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Consolidating F-22 work at Hill AFB brings savings, commander says

HILL AIR FORCE BASE, Utah — Hill Air Force Base's ability to hustle F-22 maintenance work away from one of the world's largest defense contractors is proving to be quite a boon for the Air Force.

Maj. Gen. H. Brent Baker, commander of the Ogden Air Logistics Complex at Hill, told a group of military retirees last week that all of the maintenance workload for the F-22 Raptor now takes place at Hill Air Force Base, a move that is producing big savings for the Air Force.

"We can do the maintenance for about $537 million cheaper (over the lifetime of the F-22 fleet) than what was happening before," Baker said. "That's why we got the work."

Prior to change, maintenance for the F-22 was split between the Ogden ALC and the contractor-run Lockheed Martin facility in Palmdale, Calif.

Officially, Hill was awarded the contract to perform all of the F-22 depot maintenance work last summer, but the Air Force is in the midst of a 31-month incremental transition plan to complete the consolidation activities.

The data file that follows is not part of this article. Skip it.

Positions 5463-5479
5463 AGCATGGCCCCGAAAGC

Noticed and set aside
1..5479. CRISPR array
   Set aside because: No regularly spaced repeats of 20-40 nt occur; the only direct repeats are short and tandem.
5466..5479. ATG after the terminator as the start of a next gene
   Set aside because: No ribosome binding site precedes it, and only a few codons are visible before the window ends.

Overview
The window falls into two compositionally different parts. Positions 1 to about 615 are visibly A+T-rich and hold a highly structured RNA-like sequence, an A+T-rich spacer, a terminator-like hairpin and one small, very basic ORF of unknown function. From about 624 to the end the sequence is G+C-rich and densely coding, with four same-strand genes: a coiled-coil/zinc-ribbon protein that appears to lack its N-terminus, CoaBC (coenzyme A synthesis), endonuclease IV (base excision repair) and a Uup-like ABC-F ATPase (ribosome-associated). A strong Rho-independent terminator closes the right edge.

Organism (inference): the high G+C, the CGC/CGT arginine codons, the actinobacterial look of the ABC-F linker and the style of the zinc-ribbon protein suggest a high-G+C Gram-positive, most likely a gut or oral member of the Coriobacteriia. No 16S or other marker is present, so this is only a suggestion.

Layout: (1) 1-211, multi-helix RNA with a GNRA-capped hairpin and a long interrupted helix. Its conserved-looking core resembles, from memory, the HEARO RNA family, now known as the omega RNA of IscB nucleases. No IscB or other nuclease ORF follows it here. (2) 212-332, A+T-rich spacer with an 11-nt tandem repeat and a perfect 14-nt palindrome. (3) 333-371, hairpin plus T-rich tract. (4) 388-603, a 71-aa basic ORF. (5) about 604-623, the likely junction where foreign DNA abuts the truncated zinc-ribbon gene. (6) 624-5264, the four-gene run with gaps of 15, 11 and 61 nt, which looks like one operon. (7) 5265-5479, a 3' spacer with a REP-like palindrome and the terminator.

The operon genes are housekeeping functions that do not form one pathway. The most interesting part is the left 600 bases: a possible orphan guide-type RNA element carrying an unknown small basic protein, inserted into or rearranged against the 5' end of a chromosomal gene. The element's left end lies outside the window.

The Ogden ALC typically provided depot maintenance on about 12 F-22s every year, but the additional workload will increase that number to about 24 by 2015.

Over the lifetime of the F-22, the move will eventually bring approximately 200 jobs to Hill.

The last of 187 operational F-22s was built in 2011. The jet is expected to have a 30-year lifespan, but upgrades could further it's time in the air.

The base already has almost 300 jobs on base associated with the F-22.

Baker said that having all the F-22 maintenance done under one roof not only saves money, it allows for quicker maintenance, which in turn, keeps the vital front-line fighter ready to fly.

Baker said the F-22 workload isn't the only thing keeping maintainers busy at the base.

In addition to the F-22, Hill now conducts maintenance for the F-35 Joint Strike Fighter, the MQ-1 and MQ-9 unmanned aerial vehicles and the C-130. The base also recently began a program in which F-16s are retrofitted on base, then sold to Indonesia.

Baker said the work going on at the air logistics complex further solidifies the base as the nation's pre-eminent fighter depot.

"These are the kinds of things they look at in relation to BRAC," Baker said.

New workloads appear to be more important then ever at Hill, especially when considering the current defense spending trends.

Defense Secretary Chuck Hagel's proposed five-year Pentagon budget calls for the retirement of the A-10 attack aircraft, which Hill has relied on for years to help broaden its maintenance workload.

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